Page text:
2010]              SUBPART F SYSTEM OF INTERNATIONAL TAXATION                                            533

the subsidiary. The amount of interest is the amount that the parent pays to
rent the money from its subsidiary and is the only amount of actual value that
is being transferred. Therefore, that amount should be subject to subpart F
taxation when it is made.
    Transfer pricing rules could also be used to police property loans between
subsidiary and parent, thereby eliminating the need for the confusing
regulations that exist to determine when a parent would have subpart F income
from these loans. Attempting to determine whether the agreed-to sale price of
an asset between a subsidiary and its parent is fair is a more difficult task than
determining whether a loan between a subsidiary and its parent should be
    For example, if a subsidiary sells equipment to its parent, it is a difficult
task to determine whether the parent paid the equipment’s fair market value,
especially if the parent resold the equipment a year later for a profit.204 If the
transaction is, in fact, deemed to be a legitimate loan under the transfer pricing
rules, then the only amount that should be subject to subpart F taxation is the
interest that the parent owes the subsidiary on the loan.205 Applying the
transfer pricing rules to these three types of transactions between subsidiary
and parent would go a long way in ensuring consistent tax treatment for these
transactions, and it would eliminate disputes like the one that occurred in

B. Second Proposal
    Alternatively, if the transfer pricing rules are deemed to be ineffective in
determining whether an asset sale between subsidiary and parent is legitimate,
then subpart F must be amended to encompass these asset sales.207 In this
circumstance, asset sales and property loans between parent and subsidiary
should be treated in the same way that cash loans are currently treated.208 All
three transactions should automatically be considered repatriating events, and

  204   This transaction would be governed by the transfer pricing rules in § 482. See id.
  205   This is the way that property loans are currently taxed under subpart F. See id. § 956(c)(1)(C).
   206 If the transaction that Schering-Plough entered into with its foreign subsidiaries was governed by the

transfer pricing rules, then there would be no need to engage in a substance-over-form analysis or attempt to
categorize the transaction. All that would be necessary would be a determination on whether the agreement
was fair under the transfer pricing rules.
   207 Section 956(c) of the Code could broaden the definition of U.S. property to include any type of loan

between subsidiary and parent, as well as asset sales between subsidiary and parent.
   208 Id. § 956(c)(1)(C).
534                                   EMORY LAW JOURNAL                                             [Vol. 60

subpart F should immediately be triggered. This approach provides the added
benefit of bypassing complicated inquiries into the validity of a given
    For example, if a domestic parent sold its foreign subsidiary stock of an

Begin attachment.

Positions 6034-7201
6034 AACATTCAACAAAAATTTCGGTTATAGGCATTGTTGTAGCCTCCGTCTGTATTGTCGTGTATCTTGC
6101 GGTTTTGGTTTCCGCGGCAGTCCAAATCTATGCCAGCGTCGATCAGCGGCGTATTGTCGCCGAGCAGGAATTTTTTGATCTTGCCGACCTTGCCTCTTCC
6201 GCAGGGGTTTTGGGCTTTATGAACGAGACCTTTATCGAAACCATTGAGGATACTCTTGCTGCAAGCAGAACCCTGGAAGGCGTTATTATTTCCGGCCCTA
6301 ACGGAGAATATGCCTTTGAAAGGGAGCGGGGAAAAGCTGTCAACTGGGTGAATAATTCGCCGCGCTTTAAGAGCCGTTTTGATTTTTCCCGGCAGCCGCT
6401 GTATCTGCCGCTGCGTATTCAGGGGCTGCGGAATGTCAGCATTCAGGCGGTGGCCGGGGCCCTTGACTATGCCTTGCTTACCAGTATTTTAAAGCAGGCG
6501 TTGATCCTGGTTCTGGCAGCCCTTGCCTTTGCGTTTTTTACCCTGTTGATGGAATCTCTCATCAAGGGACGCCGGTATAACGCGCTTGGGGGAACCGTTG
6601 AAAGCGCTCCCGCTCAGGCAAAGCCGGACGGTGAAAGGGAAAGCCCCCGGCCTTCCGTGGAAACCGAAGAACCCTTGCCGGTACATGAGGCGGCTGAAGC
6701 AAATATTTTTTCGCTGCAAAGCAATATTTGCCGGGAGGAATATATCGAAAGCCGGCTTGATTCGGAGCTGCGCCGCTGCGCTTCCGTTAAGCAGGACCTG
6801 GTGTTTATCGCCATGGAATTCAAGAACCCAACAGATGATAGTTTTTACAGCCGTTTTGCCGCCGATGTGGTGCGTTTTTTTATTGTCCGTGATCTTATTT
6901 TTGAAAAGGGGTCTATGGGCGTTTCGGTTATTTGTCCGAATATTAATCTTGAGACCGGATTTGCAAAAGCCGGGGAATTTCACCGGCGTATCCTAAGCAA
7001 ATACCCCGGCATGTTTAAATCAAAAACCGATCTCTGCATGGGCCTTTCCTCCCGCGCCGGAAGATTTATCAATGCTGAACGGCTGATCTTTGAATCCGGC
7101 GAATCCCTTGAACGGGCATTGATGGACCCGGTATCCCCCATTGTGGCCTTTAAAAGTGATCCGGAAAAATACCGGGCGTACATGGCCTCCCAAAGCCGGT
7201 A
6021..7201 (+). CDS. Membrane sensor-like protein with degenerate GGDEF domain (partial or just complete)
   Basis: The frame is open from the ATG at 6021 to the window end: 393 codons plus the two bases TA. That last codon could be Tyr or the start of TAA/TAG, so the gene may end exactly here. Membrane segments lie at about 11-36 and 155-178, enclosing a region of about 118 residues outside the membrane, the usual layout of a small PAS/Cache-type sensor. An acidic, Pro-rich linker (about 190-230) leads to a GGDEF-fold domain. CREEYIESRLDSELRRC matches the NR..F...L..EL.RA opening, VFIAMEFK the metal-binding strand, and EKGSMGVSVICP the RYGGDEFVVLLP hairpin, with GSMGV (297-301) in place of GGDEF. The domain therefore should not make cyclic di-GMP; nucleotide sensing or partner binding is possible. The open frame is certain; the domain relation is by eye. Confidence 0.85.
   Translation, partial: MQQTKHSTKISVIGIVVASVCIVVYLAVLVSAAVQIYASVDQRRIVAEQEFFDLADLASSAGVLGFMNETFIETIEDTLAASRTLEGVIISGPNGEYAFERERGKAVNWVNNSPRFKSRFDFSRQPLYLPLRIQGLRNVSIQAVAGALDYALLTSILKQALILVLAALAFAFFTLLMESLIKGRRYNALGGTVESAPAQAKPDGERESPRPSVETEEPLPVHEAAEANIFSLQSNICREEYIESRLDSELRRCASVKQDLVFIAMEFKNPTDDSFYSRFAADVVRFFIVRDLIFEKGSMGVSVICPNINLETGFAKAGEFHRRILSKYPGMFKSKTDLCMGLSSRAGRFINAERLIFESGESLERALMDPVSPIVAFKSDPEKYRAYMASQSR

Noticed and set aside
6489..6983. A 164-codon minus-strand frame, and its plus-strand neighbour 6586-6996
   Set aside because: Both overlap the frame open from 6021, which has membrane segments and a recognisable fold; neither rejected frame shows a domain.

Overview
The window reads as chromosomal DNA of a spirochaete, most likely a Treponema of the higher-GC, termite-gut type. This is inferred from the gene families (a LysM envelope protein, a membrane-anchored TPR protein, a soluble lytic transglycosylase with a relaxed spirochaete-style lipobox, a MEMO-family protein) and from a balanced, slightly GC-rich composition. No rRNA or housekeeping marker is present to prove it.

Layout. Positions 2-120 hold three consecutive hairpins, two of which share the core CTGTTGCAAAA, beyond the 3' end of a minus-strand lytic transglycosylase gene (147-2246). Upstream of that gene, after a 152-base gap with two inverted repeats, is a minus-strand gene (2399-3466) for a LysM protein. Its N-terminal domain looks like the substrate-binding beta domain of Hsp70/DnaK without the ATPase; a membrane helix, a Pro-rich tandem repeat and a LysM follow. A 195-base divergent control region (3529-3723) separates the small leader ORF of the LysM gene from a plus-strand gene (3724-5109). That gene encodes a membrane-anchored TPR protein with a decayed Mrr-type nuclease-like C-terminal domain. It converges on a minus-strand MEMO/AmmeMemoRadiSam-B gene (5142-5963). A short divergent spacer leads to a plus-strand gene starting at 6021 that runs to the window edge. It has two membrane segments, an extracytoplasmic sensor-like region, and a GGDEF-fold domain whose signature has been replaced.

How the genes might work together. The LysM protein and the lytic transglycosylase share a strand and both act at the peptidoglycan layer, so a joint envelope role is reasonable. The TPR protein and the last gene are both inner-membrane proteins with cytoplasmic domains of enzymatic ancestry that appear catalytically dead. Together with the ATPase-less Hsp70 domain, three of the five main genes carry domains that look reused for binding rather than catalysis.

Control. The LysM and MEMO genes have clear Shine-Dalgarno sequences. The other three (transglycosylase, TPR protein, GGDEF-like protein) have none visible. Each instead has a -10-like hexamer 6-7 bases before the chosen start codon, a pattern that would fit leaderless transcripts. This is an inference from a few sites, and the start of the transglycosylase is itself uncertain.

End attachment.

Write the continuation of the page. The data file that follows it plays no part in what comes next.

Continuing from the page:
unrelated U.S. company, the entire amount of the transaction would
immediately subject the parent to subpart F taxation.210 There would be no
need to examine the transfer pricing rules to analyze the transaction. This
immediate invocation of subpart F for transactions between a subsidiary and
parent would prevent courts from undertaking the difficult factual inquiry in
Schering-Plough because the difficulties in policing transactions between
subsidiary and parent would necessitate that they are always repatriating
events.211 Multinational taxpayers would have clear guidance on what the law
is and would no longer need to enter into expensive tax-planning strategies in
dealings with their subsidiaries because they would be taxed under subpart F,
no matter how the transaction is structured.212

    The Schering-Plough opinion illustrates the difficulties with courts
categorizing complex financial transactions for the purposes of subpart F.
These categories can mean a difference of hundreds of millions of dollars in
tax liability and encourage companies to engage in expensive tax-planning
strategies to structure economically identical transactions in a way that avoids
subpart F taxation. To resolve these issues and inconsistencies, the subpart F
rules must be more consistent and predictable, treating like transactions alike
and discouraging the artificial construction of transactions simply for the
purpose of avoiding taxation. By moving toward an international tax system

   209 The entire substance-over-form analysis used by the Schering-Plough court would be unnecessary.

See supra note 42.
   210 Under the current rules, this transaction would be governed by the transfer pricing rules of § 482. If

the domestic parent sold the subsidiary stock of itself, this would trigger subpart F taxation under
§ 956(c)(1)(B).
   211 As such, dealings between a parent and its subsidiaries will be governed by § 956(a)(1)(A).
   212 See supra note 189.
2010]              SUBPART F SYSTEM OF INTERNATIONAL TAXATION                                           535

based on CEN and treating identical transactions the same by using one of the
two proposals presented, the United States can move closer to a tax system in
which efficiency is the driving force behind investment decisions.

                                                                                DANIEL SOLEIMANI∗

     ∗ Articles Editor, Emory Law Journal; J.D. Candidate, Emory University School of Law (2011); B.A.,

University at Buffalo (2007). I thank my advisor, Professor Howard E. Abrams, for providing me with insight
and encouragement. I would also like to thank my colleagues on the Emory Law Journal for all their excellent
ideas which greatly enhanced this paper.